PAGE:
3. Commercial and financial information that is privileged or confidential, including cost breakdowns, profit, indirect cost rates, and similar information; and

      4. The names of individuals providing reference information about an offeror’s past performance.

    6. An official summary of the debriefing shall be included in the contract file.

Writing a Protest Letter

A protest or complaint need not be nasty, or too vigorous, but instead diplomatic and tactful enough to encourage change by taking into account the suggested or requested action.on.

It is highly recommended to read the recommendations below in order to properly and successfully use the RFP protest letter.

  1. Use a formal letterhead and do not handwrite the RFP protest letter. Use templates and samples provided in your FREE RFP Letters Toolkit to create your own protest letter.
  2. First, specify the precise action or decision being protested, and describe how you, as a prospective provider, have been or would be affected by or aggrieved with this action or decision.
  3. Next, you have to prove and clearly state in your RFP protest letter that the evaluation, comparison, and selection process is obviously erroneous, arbitrary, or contrary to the process defined in the RFP or even to law. Indeed, as long as the person responsible for evaluating the proposals follows the requirements set forth in the RFP, all proposals are considered fairly and in good faith.

    Solely stating that your proposal is better than others is a fruitless claim. Faulting to give substance to your protest by a preponderance of evidences, your claim will be considered as a mere groundless allegation, and your RFP protest letter will be thusly dismissed.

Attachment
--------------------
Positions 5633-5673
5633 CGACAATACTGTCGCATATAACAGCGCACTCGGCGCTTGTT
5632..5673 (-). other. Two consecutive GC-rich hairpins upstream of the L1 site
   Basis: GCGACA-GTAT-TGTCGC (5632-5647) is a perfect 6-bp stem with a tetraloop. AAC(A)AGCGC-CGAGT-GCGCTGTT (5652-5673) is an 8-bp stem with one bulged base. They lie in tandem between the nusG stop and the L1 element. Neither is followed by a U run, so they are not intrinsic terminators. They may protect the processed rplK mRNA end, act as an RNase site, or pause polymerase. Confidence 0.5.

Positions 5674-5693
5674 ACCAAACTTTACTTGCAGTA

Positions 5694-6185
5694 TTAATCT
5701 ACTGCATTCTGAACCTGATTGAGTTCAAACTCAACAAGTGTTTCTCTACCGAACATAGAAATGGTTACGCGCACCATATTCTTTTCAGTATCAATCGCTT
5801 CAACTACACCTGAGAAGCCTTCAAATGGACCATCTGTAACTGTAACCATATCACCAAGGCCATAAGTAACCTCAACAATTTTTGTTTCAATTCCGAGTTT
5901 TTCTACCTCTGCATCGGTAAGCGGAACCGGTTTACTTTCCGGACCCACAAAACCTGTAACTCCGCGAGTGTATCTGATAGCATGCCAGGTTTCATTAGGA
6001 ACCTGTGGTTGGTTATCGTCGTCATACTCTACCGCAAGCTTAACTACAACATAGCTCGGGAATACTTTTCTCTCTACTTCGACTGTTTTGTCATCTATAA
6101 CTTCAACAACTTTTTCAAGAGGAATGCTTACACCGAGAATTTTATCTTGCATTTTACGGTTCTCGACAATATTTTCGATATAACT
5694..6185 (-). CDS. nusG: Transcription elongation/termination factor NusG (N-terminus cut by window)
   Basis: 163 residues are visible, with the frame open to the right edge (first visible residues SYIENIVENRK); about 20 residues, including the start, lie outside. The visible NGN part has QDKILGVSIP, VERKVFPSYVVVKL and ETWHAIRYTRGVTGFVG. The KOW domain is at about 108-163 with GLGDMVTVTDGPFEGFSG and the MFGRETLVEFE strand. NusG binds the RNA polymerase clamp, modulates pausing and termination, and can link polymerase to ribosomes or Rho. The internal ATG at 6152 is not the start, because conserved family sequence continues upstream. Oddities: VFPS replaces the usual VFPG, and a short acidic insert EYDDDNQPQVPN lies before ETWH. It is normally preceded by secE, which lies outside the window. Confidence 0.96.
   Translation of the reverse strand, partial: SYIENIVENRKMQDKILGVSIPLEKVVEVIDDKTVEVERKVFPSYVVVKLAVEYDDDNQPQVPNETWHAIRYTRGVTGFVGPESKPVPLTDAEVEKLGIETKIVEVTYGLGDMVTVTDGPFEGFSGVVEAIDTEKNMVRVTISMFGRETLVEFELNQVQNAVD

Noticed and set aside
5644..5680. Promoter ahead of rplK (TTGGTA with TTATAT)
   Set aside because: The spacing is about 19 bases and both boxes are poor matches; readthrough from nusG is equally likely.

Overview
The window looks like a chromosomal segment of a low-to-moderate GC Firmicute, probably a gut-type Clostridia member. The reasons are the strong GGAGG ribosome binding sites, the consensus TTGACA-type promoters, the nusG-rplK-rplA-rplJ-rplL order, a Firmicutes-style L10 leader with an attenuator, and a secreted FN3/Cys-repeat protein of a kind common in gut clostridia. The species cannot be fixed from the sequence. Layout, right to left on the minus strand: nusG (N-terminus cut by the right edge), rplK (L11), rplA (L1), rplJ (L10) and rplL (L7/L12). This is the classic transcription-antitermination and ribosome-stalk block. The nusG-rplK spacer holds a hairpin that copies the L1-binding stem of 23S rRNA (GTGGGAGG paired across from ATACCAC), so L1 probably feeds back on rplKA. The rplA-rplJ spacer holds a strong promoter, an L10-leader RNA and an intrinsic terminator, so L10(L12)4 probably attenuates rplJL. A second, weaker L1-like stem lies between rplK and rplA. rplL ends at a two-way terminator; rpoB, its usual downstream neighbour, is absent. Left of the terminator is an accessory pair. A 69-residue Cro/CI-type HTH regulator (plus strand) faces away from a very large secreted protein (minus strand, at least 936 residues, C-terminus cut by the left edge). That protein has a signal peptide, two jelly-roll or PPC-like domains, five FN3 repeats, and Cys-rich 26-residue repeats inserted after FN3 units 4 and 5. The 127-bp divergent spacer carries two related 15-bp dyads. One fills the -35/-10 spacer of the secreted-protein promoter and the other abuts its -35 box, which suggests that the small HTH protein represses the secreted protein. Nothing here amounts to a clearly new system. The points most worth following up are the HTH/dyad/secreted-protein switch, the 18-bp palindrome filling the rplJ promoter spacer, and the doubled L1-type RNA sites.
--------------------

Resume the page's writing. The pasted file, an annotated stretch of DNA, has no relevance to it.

4. Suggest or request a specific action to be taken.
  5. Finally, close the letter formally with "sincerely" or a similar polite expression. Sign your name and title. Be sure to provide correct, complete contact and reference information for future correspondence. 
  6. Do not forget to send the RFP protest letter via certified mail
  7. Since things sometimes get a little more complicated than usual, remember to consult a lawyer for further information before doing anything.

Protest Web References

Protests Against Award (Sealed Bidding)
Federal Acquisition Regulation (FAR), §14.408.8
This subpart contains procedures for the receipt, handling, opening, and disposition of bids including mistakes in bids, and subsequent award of contracts.

Protests Against Award (Contracting by Negotiation)
Federal Acquisition Regulation (FAR), §15.507
This part prescribes policies and procedures governing competitive and noncompetitive negotiated acquisitions. A contract awarded using other than sealed bidding procedures is a negotiated contract.

Protests (Protests, Disputes, and Appeals)
Federal Acquisition Regulation
(FAR), §33.1
This part of the FAR prescribes policies and procedures for filing protests (pre-award protest, and post-award protest) and for processing contract disputes and appeals.

Competitive Range (Source Selection)
Federal Acquisition Regulation
(FAR), §15.306(c)-4
This subpart prescribes policies and procedures for selection of a source or sources in competitive negotiated acquisitions.

Pre-award debriefing of offeror (Notifications)
Federal Acquisition Regulation
(FAR), §15.505


Post-award debriefing of offeror (Notifications)
Federal Acquisition Regulation
(FAR), §15.506

Bid Protests at GAO: A Descriptive Guide
Government Accountability Office


Tips, templates, and samples of a professional RFP protest letter


Learn tips on how to write a professional, very impressive, and bullet-proof RFP protest letter in our FREE RFP Letters Toolkit.

You will find in it, amongst others, templates and samples of an RFP protest letter.